Thousands of schools transitioned to online learning in 2020 due to the COVID-19 pandemic, during which time many children with cancer faced significant challenges with their schooling. An opinion paper by Johns Hopkins experts, published by Thornton et al in JAMA Pediatrics, highlights some of the issues faced by families and offers suggestions for moving forward.
Children undergoing cancer treatment may have symptoms such as fatigue, pain, motor impairments, or vision/hearing loss that make learning more challenging, explained coauthor Kathy Ruble, PhD, MSN, RN, CRNP, Director of the Pediatric Oncology Survivorship Clinic at the Johns Hopkins Kimmel Cancer Center and Associate Professor at the Johns Hopkins University School of Medicine and School of Nursing. Additionally, therapy frequently induces deficits in attention, executive function, processing speed, behavior regulation, and overall IQ.
Although clinicians in pediatric oncology or other subspecialties are the ones who spend the most time with families, they’re often the least well equipped to handle these types of issues, Dr. Ruble said.
“If somebody is having difficulty walking, we don’t have any problem sending them to physical therapy,” she says. “But if someone can’t hold their pen, or employ fine motor skills to use the computer, we’re much less likely to pick that up in a clinical visit and send them to occupational therapy. There are many departments within the health-care system that can help with disease-acquired or treatment-acquired disabilities that I think we underutilize because we don’t think about it enough.”
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The authors explain in their report that prior to COVID-19–related school closures and the shift to online learning, many children with cancer received homebound school services (either in a face-to-face or hybrid format). However, during the pandemic, many of these homebound services ceased; the authors noted that children newly diagnosed with cancer encountered issues in enrolling in homebound services and were not able to attend full-day online class or attend online class whatsoever, and children who had previously been receiving these special services “lost support in the online transition because of slow or absent service redesign.”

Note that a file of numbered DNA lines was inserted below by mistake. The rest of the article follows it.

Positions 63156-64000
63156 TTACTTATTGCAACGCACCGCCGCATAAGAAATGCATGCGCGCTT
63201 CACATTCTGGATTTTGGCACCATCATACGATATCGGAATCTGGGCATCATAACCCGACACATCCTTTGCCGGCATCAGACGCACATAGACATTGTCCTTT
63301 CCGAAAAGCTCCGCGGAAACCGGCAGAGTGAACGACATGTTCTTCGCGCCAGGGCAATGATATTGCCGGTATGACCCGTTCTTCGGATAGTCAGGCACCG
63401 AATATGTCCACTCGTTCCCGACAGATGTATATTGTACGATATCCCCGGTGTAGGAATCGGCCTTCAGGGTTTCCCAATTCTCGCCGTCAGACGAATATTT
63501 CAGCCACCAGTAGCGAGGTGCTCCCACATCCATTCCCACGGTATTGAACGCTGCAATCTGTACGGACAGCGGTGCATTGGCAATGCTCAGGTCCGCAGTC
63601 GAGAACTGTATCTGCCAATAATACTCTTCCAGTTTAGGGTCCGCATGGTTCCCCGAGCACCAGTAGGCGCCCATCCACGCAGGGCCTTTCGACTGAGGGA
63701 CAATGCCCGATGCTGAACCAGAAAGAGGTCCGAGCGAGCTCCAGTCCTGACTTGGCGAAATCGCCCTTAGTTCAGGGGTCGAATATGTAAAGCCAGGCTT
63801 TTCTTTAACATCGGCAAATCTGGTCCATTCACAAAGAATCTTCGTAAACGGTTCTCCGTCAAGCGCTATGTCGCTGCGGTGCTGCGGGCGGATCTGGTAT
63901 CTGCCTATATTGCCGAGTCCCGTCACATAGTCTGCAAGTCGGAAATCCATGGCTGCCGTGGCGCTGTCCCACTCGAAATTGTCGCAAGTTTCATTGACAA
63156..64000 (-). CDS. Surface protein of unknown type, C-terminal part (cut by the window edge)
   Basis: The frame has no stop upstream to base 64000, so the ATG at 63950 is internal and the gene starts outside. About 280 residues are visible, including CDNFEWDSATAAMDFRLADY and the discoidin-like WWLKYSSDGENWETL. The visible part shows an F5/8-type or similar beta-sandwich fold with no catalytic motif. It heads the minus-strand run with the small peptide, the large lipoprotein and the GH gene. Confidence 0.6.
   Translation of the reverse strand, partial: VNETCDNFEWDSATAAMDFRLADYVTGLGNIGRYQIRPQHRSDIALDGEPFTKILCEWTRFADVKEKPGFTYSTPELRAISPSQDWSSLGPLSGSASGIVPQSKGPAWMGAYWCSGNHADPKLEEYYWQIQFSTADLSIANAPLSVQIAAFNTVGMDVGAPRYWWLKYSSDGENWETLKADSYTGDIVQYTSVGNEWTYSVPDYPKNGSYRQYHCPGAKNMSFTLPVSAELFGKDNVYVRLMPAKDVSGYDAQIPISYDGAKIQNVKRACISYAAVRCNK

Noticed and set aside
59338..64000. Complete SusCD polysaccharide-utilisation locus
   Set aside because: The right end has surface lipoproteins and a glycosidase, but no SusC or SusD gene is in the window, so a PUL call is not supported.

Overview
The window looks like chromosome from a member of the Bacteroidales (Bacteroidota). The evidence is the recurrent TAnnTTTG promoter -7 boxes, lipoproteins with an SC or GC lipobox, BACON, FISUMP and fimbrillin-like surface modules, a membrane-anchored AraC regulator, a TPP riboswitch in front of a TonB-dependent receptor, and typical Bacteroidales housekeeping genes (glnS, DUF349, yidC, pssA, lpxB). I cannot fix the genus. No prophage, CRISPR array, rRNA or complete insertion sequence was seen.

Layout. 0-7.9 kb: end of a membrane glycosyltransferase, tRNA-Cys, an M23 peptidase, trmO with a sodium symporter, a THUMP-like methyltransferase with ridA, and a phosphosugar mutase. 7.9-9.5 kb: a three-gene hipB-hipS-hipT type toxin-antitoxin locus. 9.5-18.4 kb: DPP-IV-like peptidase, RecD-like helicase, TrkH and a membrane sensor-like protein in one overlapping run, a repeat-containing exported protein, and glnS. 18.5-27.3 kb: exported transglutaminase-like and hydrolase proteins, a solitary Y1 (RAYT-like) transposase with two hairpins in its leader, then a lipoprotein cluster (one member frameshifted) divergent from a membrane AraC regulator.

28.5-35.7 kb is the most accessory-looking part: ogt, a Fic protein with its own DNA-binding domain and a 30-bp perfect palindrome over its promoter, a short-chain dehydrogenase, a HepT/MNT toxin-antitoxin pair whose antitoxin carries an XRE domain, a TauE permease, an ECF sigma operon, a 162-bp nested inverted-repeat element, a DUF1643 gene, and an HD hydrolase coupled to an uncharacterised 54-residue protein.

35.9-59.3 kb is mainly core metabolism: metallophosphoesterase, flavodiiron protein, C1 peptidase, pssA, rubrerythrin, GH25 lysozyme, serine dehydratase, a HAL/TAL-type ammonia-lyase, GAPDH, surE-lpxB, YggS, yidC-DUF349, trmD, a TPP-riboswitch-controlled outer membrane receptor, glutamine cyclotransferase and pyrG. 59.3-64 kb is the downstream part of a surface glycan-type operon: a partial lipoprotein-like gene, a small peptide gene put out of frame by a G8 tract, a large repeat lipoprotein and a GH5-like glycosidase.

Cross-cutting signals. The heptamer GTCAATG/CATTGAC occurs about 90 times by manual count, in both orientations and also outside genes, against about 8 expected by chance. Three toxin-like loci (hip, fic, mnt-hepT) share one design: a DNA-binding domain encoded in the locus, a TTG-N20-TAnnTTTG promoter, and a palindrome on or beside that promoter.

Only about 35% of children with cancer who had received special education services prior to the pandemic continued to receive these after the shift to online schooling. Nearly 60% of parents reported that their children with cancer had more difficulty learning in an online schooling setup. Additionally, many parents described difficulty securing special education services for their children even prepandemic.
The authors also noted that most pediatric oncologists—93%—acknowledged that “they are responsible for addressing neurocognitive and school-related issues due to disease and/or cancer therapy.” However, 54% of pediatric oncologists reported that they received no training in these topics, 66% reported that they only “somewhat” understand school-related issues patients and their families face, and 28% report that they have confidence in their knowledge of these topics.
In light of these statistics, patients and family caregivers should bring up concerns to every clinician they encounter and ask for assistance, Dr. Ruble advises. Meanwhile, she said, during examinations, clinicians should ask about school performance; look for signs and symptoms that might make learning challenging; and learn what resources are available within their institutions or communities. Pediatric neuropsychology teams, social workers, and disease-specific organizations may also be helpful.
The report authors wrote, “Through early recognition, prompt intervention, and leveraging interdisciplinary teams, pediatric clinicians can help ensure that children with chronic illnesses maintain age-appropriate learning alongside their peers as virtual education grows in popularity. Consequences of inaction on this front will lead to lifelong health impacts on top of existing chronic medical needs.”
Dr. Ruble and her team have also developed a continuing medical education course to help oncology health-care providers navigate the challenges associated with the neurocognitive impacts of therapy. It is available as a Massive Open Online Course (MOOC), free online courses open to anyone, on the Coursera platform Kids With Cancer Still Need School: The Providers Role.
Disclosure: For full disclosures of the study authors, visit jamanetwork.com.The content in this post has not been reviewed by the American Society of Clinical Oncology, Inc. (ASCO®) and does not necessarily reflect the ideas and opinions of ASCO®.